Special Dividends Can Be Especially Destructive
Maxxwell A.R. is a member of The Motley Fool Blog Network -- entries represent the personal opinion of the blogger and are not formally edited.
The Bush Tax Cuts, which began in 2003, are due to expire at the end of 2012. It’s not really as apocalyptic as the mainstream media makes it sound; several taxes are simply returning to pre-2003 levels (Reminder: investors with sound strategies still made money before 2003). That hasn’t given pause to the 173 companies that are offering special dividends to shareholders (up 137% from 4Q11). You have to wonder: are these one-time payouts knee-jerk reactions that will hurt shareholders in the long-term?
This clip from Majestic Eagle Agency, an insurance and wealth management agency, summarizes the coming changes to dividend taxes:
“Dividends will be taxed as ordinary income. The expiration of the Bush tax cuts brings an end to the preferential treatment for dividends. Instead of the rate of 15% that has applied since 2003 for investors in the higher tax brackets (the rate was 0% for taxpayers in the 10% and 15% brackets), dividends will be taxed as ordinary income.”
Fellow Foolish blogger Daniel Sparks points out that not all special dividends are created equally. His analysis can serve as a great blueprint for evaluating the integrity of a long-term investment spurred by the changing tax codes. But in reality, the only investors who gain across the board from special dividends are those who were invested well before any announcements.
No special dividend should ever be described as sustainable. Most special dividends erase capital from balance sheets just to return it to shareholders, who initially invest to realize a permanent appreciation of capital. Hmmmm…
Is the long-term financial flexibility of a company compromised by a special dividend? Judge for yourself. Here’s a table of selected special dividends and their equivalent payout period with the normal dividend:
Source: Google Finance
COSTCO is financing a special dividend with a debt offering with reasonable terms. CFO Richard Galanti recently pointed out the company’s focus on growth in defending the offering (rather than using cash) by stating: “with our expansion we like to feel comfortable doing what we want to.”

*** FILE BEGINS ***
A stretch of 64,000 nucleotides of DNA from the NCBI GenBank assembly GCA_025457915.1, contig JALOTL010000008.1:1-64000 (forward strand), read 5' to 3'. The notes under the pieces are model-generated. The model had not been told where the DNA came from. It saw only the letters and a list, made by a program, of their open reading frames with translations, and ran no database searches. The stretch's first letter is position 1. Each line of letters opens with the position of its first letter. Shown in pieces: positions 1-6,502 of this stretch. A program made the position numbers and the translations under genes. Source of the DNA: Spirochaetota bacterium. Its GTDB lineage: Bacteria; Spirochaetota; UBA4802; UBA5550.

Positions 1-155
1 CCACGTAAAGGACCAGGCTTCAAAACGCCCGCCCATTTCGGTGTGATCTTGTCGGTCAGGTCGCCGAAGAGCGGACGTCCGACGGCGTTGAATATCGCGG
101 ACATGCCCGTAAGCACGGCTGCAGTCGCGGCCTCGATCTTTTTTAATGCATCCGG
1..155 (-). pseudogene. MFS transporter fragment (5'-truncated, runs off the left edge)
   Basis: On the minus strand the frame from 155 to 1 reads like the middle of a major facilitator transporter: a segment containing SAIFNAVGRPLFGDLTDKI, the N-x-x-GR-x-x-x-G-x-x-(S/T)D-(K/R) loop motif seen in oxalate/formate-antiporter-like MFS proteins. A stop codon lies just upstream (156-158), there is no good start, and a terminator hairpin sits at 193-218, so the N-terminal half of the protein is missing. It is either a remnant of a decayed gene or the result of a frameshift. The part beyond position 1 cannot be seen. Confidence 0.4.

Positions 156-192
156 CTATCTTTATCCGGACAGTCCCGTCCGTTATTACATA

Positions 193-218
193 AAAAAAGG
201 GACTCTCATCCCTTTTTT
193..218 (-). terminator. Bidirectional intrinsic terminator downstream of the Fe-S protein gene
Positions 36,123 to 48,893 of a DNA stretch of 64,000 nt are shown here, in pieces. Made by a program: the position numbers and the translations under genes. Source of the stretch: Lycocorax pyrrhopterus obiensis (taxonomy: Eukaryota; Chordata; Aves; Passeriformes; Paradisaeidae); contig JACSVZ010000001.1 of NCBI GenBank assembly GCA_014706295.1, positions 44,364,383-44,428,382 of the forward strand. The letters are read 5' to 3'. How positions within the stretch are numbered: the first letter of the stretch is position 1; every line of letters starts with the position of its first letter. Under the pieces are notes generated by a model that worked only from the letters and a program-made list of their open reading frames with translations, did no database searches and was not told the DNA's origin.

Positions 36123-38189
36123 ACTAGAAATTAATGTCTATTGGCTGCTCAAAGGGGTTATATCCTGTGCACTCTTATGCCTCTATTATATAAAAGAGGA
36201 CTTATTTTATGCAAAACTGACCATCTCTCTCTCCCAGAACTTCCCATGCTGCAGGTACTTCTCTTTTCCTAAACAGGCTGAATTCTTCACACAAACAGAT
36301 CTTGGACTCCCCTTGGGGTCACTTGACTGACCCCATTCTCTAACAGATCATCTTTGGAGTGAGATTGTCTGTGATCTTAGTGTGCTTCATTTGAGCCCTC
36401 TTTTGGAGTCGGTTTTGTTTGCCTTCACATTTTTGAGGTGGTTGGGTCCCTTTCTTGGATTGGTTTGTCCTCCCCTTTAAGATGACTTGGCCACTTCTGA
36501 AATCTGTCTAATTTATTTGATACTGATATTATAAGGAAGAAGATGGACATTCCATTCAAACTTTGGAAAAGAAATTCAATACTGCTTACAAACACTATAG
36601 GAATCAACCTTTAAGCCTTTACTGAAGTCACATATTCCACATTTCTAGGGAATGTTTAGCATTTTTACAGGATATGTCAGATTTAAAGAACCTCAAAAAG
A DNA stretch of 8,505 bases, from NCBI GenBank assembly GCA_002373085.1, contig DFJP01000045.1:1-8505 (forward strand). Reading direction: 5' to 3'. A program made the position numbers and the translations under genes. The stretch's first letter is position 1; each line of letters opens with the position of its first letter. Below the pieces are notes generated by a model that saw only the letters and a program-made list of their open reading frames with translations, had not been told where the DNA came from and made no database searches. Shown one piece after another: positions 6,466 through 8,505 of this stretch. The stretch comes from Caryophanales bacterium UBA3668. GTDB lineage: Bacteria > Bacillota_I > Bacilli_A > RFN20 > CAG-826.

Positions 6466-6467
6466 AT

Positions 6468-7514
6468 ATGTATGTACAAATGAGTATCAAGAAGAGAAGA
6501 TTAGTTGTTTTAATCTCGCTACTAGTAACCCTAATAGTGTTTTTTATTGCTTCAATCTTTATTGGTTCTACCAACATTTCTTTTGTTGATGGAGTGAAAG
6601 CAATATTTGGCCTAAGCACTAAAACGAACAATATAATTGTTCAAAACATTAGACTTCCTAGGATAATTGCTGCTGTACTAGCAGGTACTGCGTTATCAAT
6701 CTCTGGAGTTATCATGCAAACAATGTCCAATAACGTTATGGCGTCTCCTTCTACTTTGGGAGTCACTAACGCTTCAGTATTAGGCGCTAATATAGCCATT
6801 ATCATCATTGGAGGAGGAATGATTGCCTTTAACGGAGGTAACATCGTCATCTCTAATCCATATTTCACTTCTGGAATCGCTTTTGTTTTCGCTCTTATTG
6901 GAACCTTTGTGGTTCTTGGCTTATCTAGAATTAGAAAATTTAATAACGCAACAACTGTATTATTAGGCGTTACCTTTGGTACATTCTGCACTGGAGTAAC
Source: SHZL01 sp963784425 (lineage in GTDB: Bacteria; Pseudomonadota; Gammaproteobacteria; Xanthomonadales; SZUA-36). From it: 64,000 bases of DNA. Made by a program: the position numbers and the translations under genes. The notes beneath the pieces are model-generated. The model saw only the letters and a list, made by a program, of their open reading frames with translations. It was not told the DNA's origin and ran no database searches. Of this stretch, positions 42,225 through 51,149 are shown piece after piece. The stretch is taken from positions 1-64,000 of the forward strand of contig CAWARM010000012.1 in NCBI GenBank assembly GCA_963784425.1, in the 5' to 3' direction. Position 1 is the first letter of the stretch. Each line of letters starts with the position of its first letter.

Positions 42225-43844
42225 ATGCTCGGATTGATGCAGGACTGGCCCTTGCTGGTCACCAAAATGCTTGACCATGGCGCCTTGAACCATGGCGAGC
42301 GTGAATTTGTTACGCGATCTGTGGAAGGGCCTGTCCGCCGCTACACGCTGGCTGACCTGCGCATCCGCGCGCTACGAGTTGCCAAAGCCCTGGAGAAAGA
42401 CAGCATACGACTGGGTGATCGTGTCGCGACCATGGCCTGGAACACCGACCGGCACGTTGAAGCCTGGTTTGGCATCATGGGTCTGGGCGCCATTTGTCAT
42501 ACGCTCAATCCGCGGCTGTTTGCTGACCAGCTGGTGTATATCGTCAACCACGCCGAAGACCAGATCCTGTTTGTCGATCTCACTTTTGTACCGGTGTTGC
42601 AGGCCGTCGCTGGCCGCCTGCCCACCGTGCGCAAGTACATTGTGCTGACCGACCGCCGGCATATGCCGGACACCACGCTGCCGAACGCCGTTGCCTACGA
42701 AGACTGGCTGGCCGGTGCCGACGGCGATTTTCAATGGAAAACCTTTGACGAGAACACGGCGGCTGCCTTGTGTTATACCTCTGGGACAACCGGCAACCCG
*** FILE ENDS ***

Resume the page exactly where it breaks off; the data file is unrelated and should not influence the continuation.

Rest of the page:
So why not use the $3.5 billion debt offering to chase your highest priority growth opportunities, expedite your transition into new markets, and give shareholders confidence in your long-term ability to return value? The company could still use the upcoming tax changes as a backdrop, but instead of making a mad dash to return capital in the short-term they would be showcasing themselves as a reliable income investment during changing times.
What’s worse than knee-jerk reactions? Special dividends that have one goal in mind: returning capital to heavily invested insiders who have the most to lose from tax changes. The following table shows how insiders stand to profit from their respective company’s payout:
Source: David Peltier of TheStreet
It must be pretty easy to overlook the damaging effects of a large, liquidating payout when you have so much to gain. Individual investors beware.
There are always other options. Forgoing a special dividend, companies like Wal-Mart (NYSE: WMT) have chosen to instead move their payout date from early January to late December. No special dividend required, even with the company’s $8.6 billion cash on hand or the Walton family’s net worth of over $95.4 billion (4x that of Sheldon Adelson). And although my growth initiative mentioned above seems like a good idea to me, as of this writing no companies have chosen to make a special push for growth in light of the changing tax code.
Foolish bottom line
The Special Dividend Rush of 2012 is certainly unique, but ultimately it will just be a blip on the radar. Shares will go up before the ex-dividend date and adjust accordingly afterwards. Balance sheets aren’t as elastic. The worst thing investors could do is invest on emotion, which was caused by knee-jerk reactions of companies in the first place. If a company doesn’t fit into your long-term plans for you portfolio, then it probably doesn’t make much sense to chase an eye-popping, one-time payout.
The fact is that no one knows how dividends will be taxed on Dec. 31, 2013. Even if the Bush Tax Cuts expire as expected at year’s end with no immediate action from lawmakers, any future agreement (such as a simple tax hike from 15% to 20%) could be enacted retroactively. The basic premise doesn’t change: companies that sport dividends are paying you to own shares. Don’t complain about making easy profits.
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BlacknGold has no positions in the stocks mentioned above. The Motley Fool owns shares of Costco Wholesale and Dillard's. Motley Fool newsletter services recommend Costco Wholesale. Try any of our Foolish newsletter services free for 30 days. We Fools may not all hold the same opinions, but we all believe that considering a diverse range of insights makes us better investors. The Motley Fool has a disclosure policy. Is this post wrong? Click here. Think you can do better? Join us and write your own!